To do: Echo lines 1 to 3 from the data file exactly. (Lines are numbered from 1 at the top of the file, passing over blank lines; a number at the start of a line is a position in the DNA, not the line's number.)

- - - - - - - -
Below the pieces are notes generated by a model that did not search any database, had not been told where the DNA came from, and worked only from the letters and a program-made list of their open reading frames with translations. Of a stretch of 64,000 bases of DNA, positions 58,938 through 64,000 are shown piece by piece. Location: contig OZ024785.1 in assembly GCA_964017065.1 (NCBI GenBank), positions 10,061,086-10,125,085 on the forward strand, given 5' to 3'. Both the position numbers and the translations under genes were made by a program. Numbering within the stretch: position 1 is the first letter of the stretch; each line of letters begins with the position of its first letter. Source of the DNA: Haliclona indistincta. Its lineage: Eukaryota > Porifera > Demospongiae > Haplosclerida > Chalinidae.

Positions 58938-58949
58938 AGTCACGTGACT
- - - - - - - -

Below the pieces are notes generated by a model that did not search any database, had not been told where the DNA came from, and worked only from the letters and a program-made list of their open reading frames with translations. Of a stretch of 64,000 bases of DNA, positions 58,938 through 64,000 are shown piece by piece. Location: contig OZ024785.1 in assembly GCA_964017065.1 (NCBI GenBank), positions 10,061,086-10,125,085 on the forward strand, given 5' to 3'. Both the position numbers and the translations under genes were made by a program. Numbering within the stretch: position 1 is the first letter of the stretch; each line of letters begins with the position of its first letter. Source of the DNA: Haliclona indistincta. Its lineage: Eukaryota > Porifera > Demospongiae > Haplosclerida > Chalinidae.

Positions 58938-58949
58938 AGTCACGTGACT